1. In Portugal, the exact method is “10 by legislature (by a qualified 2/3 majority) and 3 by the other 10”

  2. @Miguel Madeira: Thanks.

  3. Franklin says:

    Interesting comparison. But right now I don’t think there’s any conservative enthusiasm for changing the Constitution in this regard.

  4. OzarkHillbilly says:

    @Franklin: Just wait for a DEM to be president, they’ll come around.

    @Steven L. Taylor: What about when a justice dies/resigns before serving their full term? Would the replacement only finish the term? And would the process for nomination and confirmation be the same?

  5. george says:

    One of the real differences in America is just how political the supreme court is.

    In Canada, which also has fairly divisive politics (though all of it shifted to the left – the Canadian Conservative Party is left of America’s Democratic Party on many issues, including death penalty, abortion rights, and public health care), there’s never been any politics around who’s on the supreme court. And in fact, probably less than 1% of Canadians can name a single Canadian supreme court judge, including people who follow politics closely. I couldn’t without looking it up, though I think I’d recognize one or two names if I heard them.

    I suspect the same is true for just about every other developed nation – despite partisan politics, their equivalent to the supreme court will probably be decidedly non-political. Which raises the question, why is the American supreme court so political?

  6. @Franklin: No one is interesting, in any serious sense, in reforms of these kinds.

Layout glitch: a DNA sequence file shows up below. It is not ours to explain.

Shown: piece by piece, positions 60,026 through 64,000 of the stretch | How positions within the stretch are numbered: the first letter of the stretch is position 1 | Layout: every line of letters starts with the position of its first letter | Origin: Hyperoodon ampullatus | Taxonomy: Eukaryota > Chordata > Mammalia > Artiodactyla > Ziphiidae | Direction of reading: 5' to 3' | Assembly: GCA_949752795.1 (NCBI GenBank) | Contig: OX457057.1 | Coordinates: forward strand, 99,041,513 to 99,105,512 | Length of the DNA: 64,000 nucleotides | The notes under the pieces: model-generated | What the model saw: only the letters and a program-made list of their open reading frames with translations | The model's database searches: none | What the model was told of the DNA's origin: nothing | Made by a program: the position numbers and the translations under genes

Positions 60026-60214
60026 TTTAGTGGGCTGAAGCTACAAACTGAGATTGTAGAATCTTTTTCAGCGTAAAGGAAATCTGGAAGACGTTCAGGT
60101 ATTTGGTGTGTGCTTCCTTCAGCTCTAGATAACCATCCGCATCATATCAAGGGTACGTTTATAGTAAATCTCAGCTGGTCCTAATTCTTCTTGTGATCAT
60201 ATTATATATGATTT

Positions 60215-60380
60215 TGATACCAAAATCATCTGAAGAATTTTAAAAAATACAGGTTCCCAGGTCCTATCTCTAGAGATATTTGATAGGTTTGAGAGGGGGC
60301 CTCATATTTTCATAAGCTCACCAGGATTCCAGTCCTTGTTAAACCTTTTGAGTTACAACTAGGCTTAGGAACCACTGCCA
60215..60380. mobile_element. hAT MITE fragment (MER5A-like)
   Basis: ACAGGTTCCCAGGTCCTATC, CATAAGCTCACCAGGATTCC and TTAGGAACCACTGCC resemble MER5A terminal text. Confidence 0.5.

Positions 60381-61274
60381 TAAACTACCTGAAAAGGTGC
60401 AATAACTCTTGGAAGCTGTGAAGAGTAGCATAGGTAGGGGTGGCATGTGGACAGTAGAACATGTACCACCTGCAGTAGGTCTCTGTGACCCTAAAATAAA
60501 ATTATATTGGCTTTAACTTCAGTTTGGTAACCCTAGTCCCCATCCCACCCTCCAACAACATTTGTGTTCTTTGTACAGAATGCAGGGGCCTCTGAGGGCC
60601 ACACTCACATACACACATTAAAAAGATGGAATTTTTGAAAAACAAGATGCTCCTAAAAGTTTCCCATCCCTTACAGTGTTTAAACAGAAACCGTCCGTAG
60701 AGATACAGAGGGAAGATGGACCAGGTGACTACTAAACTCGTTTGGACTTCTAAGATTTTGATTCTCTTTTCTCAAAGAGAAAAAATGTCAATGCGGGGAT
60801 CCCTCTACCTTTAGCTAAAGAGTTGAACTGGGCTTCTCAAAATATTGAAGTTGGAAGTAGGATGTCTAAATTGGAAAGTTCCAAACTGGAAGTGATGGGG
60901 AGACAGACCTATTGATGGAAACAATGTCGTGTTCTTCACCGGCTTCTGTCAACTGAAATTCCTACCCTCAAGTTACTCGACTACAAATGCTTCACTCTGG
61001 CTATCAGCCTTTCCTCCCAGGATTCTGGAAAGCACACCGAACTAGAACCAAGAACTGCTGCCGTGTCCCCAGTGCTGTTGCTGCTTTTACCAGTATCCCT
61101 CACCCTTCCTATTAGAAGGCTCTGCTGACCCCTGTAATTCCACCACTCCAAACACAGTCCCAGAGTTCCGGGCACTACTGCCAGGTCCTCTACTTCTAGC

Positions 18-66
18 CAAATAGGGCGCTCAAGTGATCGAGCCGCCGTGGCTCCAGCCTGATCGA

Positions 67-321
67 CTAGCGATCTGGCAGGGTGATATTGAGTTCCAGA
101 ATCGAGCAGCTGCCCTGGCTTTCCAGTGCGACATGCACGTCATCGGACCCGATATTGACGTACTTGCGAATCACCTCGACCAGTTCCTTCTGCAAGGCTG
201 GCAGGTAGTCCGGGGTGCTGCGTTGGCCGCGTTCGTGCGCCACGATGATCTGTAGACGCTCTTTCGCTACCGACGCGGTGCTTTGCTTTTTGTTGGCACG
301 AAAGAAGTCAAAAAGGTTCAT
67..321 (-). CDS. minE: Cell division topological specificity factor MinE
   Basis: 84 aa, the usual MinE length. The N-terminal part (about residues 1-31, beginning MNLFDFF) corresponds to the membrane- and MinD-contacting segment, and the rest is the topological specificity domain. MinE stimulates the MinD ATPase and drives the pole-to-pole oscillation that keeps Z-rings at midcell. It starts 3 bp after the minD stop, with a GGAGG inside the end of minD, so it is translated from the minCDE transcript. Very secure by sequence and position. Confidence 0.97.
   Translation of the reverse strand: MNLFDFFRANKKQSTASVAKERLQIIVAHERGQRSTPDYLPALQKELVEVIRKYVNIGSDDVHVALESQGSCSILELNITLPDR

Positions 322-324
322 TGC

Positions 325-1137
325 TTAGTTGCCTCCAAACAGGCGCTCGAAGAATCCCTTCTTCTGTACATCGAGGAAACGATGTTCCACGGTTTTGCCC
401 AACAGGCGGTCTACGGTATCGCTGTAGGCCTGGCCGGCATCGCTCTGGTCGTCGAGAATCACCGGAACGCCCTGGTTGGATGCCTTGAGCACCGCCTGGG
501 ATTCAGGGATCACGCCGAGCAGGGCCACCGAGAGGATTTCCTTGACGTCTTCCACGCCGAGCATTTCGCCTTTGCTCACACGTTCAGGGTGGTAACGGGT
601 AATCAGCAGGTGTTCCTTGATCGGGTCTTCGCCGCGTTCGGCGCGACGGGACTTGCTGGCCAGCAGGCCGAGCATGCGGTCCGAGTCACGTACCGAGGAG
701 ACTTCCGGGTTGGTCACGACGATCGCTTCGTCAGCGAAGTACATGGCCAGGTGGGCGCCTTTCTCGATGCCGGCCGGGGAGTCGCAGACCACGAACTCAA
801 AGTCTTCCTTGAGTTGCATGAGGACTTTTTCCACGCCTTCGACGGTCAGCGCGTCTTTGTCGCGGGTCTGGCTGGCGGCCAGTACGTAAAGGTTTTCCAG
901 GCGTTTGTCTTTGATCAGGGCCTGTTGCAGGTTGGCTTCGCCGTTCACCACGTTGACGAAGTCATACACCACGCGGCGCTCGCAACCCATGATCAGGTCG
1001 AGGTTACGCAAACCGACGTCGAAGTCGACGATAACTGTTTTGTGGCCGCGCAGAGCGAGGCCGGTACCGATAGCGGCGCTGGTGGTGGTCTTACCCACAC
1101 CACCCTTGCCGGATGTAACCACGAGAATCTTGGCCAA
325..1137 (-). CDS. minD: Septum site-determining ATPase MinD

@OzarkHillbilly: Yes, a vacancy would be replaced until the end of the term. That could create some imbalance, but one would think it would be relatively rare.


    One of the real differences in America is just how political the supreme court is.

    But part of the reason that the Court is so political is because of the way it is constructed. Note that the Canadian SC is appointed by the Governor-General, not the PM. Also, because Canada has a parliamentary system, it is easier to get matters handled by regular political means. (And there are, not doubt, other nuances of Canada I am not hitting here).

    Of course, in general, the US has very strong judicial review, which also ramps up the stakes.

  7. @george:

    Which raises the question, why is the American supreme court so political?

    Again: when each seat can be occupied for 25, 30, or 40 years, the stakes for each nomination are huge. Couple that with strong judicial review and controversial issues (from desegregation to abortion to gay rights) and this becomes pretty volatile.